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Correction to This Article
A Jan. 24 Washington Business article incorrectly described Computer Sciences Corp. as the winner of a computer systems contract with the U.S. Patent and Trademark Office. Computer Sciences Corp. and Raytheon Co. will compete for work under the contract.
Local Contract

Patent Office to Undergo Information System Upgrade

By Doug Beizer
Special to the Washington Post
Monday, January 24, 2005; Page E04

The U.S. Patent and Trademark Office has turned to Computer Sciences Corp. to help keep its old information systems running while developing software to modernize the way the agency operates.

About 150 employees in CSC's Civil Systems Development division in Alexandria will work on the eight-year, $280 million contract, according to officials with the El Segundo, Calif., company.

The U.S. Patent and Trademark Office in Alexandria wants to replace its paper-based information systems with electronic systems. (Larry Morris -- The Washington Post)

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CSC is to provide systems design, development, implementation, integration, maintenance, testing and training, said Raymond Henry, CSC's president of federal sector civil systems development.

The company will help the PTO learn about new technologies and determine which ones will help the office meet its long-term goals.

"As the Patent Office comes up with their requirements to move forward, we will help them with that," Henry said.

One of the PTO's prime goals is to replace paper-based systems with electronic ones. The specific tools have not been selected yet, but the office is expected to move toward Web-based systems. "We'll look at enterprise architecture, Web portals, rational unified process and service-oriented architecture," Henry said.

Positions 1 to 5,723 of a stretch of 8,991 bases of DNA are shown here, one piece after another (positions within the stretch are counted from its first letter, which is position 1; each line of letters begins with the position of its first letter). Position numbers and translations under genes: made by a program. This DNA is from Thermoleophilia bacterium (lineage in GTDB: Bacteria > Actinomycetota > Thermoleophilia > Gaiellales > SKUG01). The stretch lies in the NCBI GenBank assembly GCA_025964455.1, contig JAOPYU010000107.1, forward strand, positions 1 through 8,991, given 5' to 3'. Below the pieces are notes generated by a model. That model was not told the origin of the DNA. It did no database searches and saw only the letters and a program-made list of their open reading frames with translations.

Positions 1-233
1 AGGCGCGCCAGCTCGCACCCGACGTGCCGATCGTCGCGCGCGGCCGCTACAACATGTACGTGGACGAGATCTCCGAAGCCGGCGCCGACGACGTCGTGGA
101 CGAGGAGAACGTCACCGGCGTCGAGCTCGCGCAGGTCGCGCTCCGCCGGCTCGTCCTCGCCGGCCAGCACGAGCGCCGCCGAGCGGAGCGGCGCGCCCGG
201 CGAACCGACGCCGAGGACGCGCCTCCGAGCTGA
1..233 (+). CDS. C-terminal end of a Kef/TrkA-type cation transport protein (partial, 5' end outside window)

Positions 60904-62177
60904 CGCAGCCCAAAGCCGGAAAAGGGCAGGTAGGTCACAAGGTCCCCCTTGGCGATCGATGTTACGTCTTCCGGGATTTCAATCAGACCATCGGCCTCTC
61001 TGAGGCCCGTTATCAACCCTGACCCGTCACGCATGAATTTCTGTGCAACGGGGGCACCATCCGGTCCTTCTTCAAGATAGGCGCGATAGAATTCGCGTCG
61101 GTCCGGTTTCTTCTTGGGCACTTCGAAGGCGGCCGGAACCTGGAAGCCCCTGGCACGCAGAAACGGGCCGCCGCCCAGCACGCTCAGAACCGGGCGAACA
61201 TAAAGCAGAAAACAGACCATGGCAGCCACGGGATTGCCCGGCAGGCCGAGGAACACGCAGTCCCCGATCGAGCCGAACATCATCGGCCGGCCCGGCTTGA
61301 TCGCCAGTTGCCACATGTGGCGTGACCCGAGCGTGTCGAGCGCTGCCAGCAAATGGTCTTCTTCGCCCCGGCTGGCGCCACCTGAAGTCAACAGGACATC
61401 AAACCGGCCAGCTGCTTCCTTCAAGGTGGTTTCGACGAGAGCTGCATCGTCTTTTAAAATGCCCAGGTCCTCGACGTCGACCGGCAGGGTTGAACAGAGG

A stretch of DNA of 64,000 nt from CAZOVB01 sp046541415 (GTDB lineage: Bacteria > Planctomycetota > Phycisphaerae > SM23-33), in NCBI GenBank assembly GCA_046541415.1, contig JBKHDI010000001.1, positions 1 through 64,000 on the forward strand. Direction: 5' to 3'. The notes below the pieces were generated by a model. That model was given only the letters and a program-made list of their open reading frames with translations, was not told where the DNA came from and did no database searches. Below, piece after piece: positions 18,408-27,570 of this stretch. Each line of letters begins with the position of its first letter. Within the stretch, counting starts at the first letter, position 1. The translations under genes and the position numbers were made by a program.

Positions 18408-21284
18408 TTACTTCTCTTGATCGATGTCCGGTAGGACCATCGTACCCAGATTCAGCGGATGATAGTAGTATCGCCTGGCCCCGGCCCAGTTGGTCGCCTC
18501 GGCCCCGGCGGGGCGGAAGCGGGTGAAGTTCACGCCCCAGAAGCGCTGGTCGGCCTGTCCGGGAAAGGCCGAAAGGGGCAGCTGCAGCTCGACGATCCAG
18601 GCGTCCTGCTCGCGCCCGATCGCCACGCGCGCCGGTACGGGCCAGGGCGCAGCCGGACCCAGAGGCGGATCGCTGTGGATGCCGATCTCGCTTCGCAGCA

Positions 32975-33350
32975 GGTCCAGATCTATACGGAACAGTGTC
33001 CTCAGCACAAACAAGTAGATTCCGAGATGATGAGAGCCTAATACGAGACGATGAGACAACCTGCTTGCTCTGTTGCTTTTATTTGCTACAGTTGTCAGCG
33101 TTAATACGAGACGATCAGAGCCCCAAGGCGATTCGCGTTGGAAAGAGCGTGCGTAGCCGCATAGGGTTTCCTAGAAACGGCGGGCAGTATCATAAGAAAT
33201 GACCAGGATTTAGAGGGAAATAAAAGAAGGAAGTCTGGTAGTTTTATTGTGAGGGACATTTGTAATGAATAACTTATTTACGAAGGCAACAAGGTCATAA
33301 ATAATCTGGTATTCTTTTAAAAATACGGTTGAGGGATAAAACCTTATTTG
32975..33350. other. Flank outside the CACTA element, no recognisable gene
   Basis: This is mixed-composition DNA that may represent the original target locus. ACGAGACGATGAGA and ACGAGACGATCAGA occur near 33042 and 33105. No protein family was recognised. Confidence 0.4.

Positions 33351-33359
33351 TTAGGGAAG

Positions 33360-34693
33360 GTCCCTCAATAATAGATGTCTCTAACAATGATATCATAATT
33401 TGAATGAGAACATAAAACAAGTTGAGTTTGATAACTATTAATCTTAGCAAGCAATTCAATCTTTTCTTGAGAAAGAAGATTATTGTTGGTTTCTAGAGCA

CSC will work with several partners experienced in niche areas, such as Bartimaeus Group of McLean and Portal Dynamics Inc. and Avineon Inc., both of Alexandria. Bartimaeus, for example, specializes in Section 508 compliance, Henry said. Section 508 requires that federal agencies' electronic and information technology be accessible to people with disabilities.

The transition to new technologies at the PTO is expected to be lengthy.

"This will be an evolutionary process," Henry said. "As we move forward, technology will advance, so it's one of these jobs where you're never done. You can move them to a plateau, but while you're getting to one plateau -- with the way technology advances -- there will be something else coming over the horizon."

Doug Beizer is a writer with Washington Technology. For more details on this and other technology contracts, go to www.washingtontechnology.com.

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